A new report by the Global Panel on Agriculture and Food Systems for Nutrition recommends urgent actions by governments and policy makers to ensure delivery of high quality diets in low and middle income countries. It shows that poor diets pose a risk to mortality and morbidity that is now greater than the combined risks of unsafe sex, alcohol, drug and tobacco use.
Published on September 23, the report titled Food systems and diets: Facing the challenges of the 21st century cites biofortification among its recommendations. It calls for improving the delivery of actions that already have diet quality as a goal, noting that “[b]iofortification is one approach with huge potential for scale-up. To further advance the potential benefits of biofortification, experience has shown that greater efforts to enhance programme participation will ensure effectiveness.”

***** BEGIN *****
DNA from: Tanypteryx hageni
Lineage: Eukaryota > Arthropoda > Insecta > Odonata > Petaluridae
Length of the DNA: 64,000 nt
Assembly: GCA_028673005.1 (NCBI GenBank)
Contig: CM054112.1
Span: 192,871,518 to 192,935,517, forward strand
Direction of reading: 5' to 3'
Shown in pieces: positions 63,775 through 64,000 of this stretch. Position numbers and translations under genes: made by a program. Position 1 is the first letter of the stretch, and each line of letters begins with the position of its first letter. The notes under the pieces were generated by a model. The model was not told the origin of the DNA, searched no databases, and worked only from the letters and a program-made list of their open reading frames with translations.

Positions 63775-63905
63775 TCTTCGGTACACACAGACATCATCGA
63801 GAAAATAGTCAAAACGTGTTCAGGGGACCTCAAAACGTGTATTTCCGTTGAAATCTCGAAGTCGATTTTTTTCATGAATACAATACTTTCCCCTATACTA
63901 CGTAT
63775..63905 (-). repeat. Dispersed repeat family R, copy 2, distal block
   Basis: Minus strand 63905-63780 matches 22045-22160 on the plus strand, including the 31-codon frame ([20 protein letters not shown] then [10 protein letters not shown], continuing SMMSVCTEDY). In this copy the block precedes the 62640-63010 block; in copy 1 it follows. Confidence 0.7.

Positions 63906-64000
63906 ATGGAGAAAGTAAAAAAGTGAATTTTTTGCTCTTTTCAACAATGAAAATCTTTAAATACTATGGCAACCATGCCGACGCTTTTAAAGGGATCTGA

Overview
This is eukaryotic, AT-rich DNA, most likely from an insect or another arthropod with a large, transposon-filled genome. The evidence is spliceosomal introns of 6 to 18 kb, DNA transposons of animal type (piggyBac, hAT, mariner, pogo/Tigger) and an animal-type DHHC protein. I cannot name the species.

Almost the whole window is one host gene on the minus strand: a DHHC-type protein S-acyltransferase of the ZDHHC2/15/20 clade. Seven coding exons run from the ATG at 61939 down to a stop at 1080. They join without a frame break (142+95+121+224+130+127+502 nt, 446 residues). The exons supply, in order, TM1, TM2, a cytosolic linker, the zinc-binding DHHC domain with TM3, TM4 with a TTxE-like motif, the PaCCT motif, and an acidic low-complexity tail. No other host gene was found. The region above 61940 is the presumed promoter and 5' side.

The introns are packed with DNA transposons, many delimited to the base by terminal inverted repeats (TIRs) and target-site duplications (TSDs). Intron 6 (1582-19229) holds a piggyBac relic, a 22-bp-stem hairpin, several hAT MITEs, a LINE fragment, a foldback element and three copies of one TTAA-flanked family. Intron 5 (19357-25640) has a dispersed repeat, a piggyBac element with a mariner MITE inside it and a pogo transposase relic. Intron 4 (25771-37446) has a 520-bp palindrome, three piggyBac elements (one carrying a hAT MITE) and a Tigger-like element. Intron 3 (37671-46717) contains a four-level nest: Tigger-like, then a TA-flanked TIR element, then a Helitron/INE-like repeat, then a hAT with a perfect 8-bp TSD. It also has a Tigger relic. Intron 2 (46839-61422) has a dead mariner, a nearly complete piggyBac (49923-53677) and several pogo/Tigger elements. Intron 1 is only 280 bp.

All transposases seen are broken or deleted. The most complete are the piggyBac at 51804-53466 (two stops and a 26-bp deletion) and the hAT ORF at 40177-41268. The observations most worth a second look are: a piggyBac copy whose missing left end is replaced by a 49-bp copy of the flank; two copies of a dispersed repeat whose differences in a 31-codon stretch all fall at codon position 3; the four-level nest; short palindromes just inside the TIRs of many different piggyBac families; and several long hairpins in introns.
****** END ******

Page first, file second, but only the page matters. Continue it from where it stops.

The report advocates a repositioning of food systems from feeding people to nourishing people, and enhancing the ability of those systems to deliver high quality diets. Such an approach will help in achieving the SDG goal of ending malnutrition in all its forms by 2030, the report argues.
The Global Panel is an independent group of influential experts with a commitment to tackling global challenges in food and nutrition security. It includes champions of biofortification such as Dr. Akinwumi Adesina, the President of the African Development Bank, and Rachel Kyte, the Special Representative of the UN Secretary General for Sustainable Energy.
Last year, the Panel issued its first policy brief urging policy makers to adopt biofortification as part of a nutrient-sensitive national agricultural research and investment strategy.